Shia LaBeouf, the talented and uninhibited young actor, had a rough 2014. You know the drill: plagiarism accusations, bizarre apologies—including appearing at the Berlin Film Festival premiere of Nymphomaniac with a brown paper bag over his head displaying the statement “I Am Not Famous Anymore,” culminating with his bizarrely compelling LA performance art project #IAMSORRY, an Abramovic-like installation where individuals could sit in a room alone with a tuxedoed LaBeouf and do as they pleased. One woman allegedly took it to the extreme, sexually assaulting the actor while her boyfriend waited on the other side of the door.
Around this time, LaBeouf’s old pal Dito Montiel, who’d directed the actor to a stunning performance in his underrated 2006 coming of age saga A Guide to Recognizing Your Saints, came to him with a new project: Man Down, which made its world premiere at the 2015 Venice Film Festival.
“[Dito] came to my house when I was at a really low place and offered it to me like therapy, like, ‘Hey, here’s a healing process where we can jump into this together and get well,’” LaBeouf recalled at the film’s press conference, adding, “With where I was at and the way he presented it to me, it didn’t feel like we were going to go make another movie. It felt like we were gonna grow up.”
And LaBeouf delivers a thrilling, visceral performance in Man Down. He plays Gabriel, a small-town family man with a wife (Kate Mara) and young son (Charlie Shotwell). His best mate (Jai Courtney) convinces him to join the Marines and fight in Afghanistan, so he leaves his family behind to train before entering hell on earth—or so he thought. When he returns home from his tour, he discovers that America has been destroyed by an unknown epidemic, and is reduced to a vast, desolate wasteland. There, Gabe must find his wife and son before it’s too late.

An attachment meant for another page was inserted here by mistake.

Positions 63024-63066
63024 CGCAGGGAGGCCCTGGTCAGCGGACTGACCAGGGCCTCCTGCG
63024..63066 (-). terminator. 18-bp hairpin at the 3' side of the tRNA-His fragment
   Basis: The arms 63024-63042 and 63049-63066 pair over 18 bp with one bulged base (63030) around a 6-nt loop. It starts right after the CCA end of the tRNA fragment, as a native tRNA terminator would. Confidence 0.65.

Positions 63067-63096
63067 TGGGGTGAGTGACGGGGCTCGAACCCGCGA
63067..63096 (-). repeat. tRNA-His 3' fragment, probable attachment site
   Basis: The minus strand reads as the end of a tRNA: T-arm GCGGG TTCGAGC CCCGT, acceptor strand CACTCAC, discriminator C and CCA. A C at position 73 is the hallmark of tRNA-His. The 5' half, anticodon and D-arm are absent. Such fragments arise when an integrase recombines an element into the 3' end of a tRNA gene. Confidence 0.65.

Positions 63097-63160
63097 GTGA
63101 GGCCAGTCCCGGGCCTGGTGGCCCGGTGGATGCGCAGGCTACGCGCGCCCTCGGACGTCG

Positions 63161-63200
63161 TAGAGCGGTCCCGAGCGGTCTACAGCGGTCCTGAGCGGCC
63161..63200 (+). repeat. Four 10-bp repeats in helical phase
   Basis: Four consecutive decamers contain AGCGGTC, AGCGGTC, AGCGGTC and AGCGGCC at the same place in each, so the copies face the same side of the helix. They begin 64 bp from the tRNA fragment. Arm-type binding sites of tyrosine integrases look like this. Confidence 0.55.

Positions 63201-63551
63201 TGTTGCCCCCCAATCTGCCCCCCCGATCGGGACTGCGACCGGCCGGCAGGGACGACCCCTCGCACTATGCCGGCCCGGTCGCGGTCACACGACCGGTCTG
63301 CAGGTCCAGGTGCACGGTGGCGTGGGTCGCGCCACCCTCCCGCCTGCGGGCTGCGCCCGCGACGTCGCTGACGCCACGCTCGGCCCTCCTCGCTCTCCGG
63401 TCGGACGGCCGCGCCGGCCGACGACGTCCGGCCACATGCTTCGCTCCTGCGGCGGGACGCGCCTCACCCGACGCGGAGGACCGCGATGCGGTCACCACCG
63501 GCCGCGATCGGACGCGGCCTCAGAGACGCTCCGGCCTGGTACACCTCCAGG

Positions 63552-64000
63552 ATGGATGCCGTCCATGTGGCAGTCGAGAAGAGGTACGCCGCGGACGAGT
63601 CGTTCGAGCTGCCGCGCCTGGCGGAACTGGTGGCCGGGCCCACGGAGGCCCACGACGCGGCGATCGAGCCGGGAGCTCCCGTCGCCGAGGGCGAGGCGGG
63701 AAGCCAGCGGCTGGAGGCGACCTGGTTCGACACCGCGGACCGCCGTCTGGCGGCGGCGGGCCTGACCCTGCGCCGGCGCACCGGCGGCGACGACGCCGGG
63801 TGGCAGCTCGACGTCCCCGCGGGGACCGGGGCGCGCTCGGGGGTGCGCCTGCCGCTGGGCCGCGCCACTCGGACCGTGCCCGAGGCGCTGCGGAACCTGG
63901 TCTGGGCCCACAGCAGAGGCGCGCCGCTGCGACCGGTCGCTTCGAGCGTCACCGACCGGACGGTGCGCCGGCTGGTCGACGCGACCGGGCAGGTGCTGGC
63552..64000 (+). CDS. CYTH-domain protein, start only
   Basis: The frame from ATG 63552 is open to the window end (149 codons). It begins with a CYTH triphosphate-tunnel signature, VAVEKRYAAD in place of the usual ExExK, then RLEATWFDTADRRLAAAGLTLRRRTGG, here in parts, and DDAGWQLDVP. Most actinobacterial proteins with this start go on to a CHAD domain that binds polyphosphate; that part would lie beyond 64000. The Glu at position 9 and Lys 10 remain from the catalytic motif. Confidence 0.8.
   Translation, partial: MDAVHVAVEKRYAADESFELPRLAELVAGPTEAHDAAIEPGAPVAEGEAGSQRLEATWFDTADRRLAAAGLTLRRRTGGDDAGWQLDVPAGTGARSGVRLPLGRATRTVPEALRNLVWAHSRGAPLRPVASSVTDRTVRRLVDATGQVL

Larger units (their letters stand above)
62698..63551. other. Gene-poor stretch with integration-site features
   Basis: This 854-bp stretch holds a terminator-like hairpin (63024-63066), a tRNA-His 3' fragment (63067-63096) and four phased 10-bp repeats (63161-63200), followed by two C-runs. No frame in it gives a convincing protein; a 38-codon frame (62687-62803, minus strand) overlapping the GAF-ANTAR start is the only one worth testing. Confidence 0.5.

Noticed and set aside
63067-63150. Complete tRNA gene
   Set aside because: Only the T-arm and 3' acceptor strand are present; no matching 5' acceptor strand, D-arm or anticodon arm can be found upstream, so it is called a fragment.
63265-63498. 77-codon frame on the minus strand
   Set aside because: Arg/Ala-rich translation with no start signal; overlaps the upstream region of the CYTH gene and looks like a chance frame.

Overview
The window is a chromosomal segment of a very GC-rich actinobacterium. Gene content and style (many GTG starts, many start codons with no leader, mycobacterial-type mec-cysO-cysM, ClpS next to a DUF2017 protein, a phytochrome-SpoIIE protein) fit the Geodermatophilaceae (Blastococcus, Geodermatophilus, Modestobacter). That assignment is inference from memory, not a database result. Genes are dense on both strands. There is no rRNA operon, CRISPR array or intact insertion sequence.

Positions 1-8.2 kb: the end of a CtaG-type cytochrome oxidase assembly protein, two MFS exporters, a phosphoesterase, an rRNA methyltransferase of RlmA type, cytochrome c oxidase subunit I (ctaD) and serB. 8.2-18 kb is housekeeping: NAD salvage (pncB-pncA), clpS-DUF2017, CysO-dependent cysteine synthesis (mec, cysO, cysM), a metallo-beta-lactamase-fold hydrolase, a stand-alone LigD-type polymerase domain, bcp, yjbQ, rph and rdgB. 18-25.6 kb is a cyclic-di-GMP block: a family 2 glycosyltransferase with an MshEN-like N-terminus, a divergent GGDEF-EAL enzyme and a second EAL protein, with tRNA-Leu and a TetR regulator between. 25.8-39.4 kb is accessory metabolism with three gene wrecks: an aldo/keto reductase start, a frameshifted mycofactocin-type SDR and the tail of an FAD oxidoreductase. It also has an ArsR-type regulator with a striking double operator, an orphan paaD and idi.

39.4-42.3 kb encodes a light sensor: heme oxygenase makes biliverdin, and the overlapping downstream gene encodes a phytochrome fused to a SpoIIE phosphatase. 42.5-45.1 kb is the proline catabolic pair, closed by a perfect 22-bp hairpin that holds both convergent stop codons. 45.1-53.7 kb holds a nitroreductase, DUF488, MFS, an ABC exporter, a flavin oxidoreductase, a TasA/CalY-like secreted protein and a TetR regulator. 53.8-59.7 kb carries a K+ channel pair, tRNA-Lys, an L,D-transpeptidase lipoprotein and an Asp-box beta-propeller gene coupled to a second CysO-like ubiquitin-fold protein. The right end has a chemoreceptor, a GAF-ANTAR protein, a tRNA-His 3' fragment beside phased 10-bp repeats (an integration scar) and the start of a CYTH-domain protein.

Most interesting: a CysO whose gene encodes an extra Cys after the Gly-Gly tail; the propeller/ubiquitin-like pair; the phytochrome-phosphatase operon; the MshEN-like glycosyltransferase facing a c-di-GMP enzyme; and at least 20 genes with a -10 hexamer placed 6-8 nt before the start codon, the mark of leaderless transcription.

“This is definitely the most difficult thing I’ve ever worked on, emotionally, which is why I had to do it with [Dito],” said LaBeouf of reuniting with his Saints director. “I needed a friend, otherwise you can’t get this vulnerable.”
When asked what the darkest point he had to go to was while making the movie, the incredibly candid 29-year-old actor replied, “Suicidal, and… you know… you try your hardest, you know? You jump onto some other train of thought, or some other passion, or fall in love with another creative process and find yourself somewhere else.”
He added, “All the stuff under the table was really hard. All the stuff with Charlie [his onscreen son] was really hard for both of us, and I love that kid like my son, full-blown. All the love in this movie is real, so that’s not a magic trick or anything, it’s the real deal. It’s really hard to crush the people that you love, for whatever end. That stuff was really hard because you love them but you have to break them, which sucks.”
The role, too—that of a Marine battling PTSD in a post-apocalyptic hellscape—had a personal resonance for LaBeouf, who grew up with a troubled father who was a Vietnam War veteran turned drug addict. Once, during Shia’s childhood, his father pulled a gun on him during a Vietnam flashback.
LaBeouf said that the father-son scenes in Man Down reminded him of his own childhood. “The stuff with Charlie—all the Kramer vs. Kramer scenes, I like to call them, the makin’ pancakes kinda thing—all that applied to me,” said LaBeouf. “Gabriel is my Dad, and also the Dad I always wanted. He’s both. He’s the dream Dad that I always wanted, and also at times the other guy, too.”
The actor, who’s clocked in several fascinating, daring performances of late, including as a bootlegger in Lawless, a randy businessman in Nymphomaniac, a WWII soldier in Fury, and a father struggling to relate to his daughter in Sia’s “Elastic Heart” music video, said he’d learned a lot since his blockbuster days, and is now interested in developing strong, reliable working relationships with filmmakers.
“I wasn’t sitting at home and reading scripts when this showed up,” he said. “I’m wanting to work with friends. I want to work with people I have a connection with. I think for a while I was chasing the ‘10 List’—the ‘10 directors you want to work with.’ That didn’t fare well for me. I do much better with loving, familial environments where you feel like you can fail and the dude will get you on the other side.”